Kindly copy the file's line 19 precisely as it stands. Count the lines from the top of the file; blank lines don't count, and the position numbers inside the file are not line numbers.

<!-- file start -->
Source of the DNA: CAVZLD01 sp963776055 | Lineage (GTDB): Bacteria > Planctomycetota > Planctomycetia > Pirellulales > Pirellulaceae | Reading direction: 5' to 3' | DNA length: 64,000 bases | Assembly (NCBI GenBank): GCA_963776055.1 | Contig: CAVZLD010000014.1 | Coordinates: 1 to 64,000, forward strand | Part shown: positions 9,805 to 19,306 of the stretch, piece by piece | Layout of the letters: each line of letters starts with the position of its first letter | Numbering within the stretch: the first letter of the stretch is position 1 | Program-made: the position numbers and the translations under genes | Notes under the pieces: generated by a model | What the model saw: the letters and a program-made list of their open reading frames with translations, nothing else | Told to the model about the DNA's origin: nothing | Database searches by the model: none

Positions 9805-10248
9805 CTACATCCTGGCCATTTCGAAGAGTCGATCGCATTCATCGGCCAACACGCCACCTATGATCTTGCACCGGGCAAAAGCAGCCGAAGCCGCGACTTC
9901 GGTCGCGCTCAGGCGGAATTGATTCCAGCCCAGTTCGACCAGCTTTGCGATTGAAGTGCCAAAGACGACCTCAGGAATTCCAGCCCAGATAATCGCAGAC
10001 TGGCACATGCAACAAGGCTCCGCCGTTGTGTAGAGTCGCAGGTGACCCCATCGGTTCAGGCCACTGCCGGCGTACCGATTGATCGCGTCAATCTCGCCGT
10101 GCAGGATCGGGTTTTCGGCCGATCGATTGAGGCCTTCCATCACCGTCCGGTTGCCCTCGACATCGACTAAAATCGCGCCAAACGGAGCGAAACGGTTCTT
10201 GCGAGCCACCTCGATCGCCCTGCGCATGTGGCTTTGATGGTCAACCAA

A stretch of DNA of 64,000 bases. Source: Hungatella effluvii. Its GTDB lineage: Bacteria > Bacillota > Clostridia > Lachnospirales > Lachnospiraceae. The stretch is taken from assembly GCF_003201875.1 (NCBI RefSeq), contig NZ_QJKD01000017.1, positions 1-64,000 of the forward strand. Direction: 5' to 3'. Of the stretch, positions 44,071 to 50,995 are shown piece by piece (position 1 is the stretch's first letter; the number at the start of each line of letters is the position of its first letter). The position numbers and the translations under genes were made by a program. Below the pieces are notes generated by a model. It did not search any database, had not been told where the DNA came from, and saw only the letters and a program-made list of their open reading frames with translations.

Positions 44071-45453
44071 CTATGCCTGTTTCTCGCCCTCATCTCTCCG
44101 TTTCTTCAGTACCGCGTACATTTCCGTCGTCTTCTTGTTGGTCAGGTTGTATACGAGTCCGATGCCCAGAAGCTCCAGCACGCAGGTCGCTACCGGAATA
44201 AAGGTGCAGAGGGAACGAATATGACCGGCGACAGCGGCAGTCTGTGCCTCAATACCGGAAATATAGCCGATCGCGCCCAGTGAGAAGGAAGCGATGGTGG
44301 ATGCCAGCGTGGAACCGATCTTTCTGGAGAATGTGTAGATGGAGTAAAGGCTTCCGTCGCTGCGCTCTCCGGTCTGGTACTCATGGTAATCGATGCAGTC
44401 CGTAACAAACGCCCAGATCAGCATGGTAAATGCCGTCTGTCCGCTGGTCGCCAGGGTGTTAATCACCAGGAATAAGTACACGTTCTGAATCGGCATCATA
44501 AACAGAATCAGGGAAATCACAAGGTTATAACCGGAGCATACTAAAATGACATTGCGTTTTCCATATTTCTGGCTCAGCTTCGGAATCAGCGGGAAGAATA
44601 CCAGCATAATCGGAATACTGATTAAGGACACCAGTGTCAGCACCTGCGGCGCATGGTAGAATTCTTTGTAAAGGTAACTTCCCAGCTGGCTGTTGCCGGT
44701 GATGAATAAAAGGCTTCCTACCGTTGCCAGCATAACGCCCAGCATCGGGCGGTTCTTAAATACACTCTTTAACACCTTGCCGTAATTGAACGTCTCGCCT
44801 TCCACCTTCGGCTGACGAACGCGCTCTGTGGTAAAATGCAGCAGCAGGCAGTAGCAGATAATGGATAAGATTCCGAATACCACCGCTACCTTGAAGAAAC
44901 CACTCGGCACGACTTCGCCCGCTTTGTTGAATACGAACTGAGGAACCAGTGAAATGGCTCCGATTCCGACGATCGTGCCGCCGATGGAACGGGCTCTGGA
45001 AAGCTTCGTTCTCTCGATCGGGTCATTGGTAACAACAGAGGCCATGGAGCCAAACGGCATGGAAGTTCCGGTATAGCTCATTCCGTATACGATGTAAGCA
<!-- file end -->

44901 CACTCGGCACGACTTCGCCCGCTTTGTTGAATACGAACTGAGGAACCAGTGAAATGGCTCCGATTCCGACGATCGTGCCGCCGATGGAACGGGCTCTGGA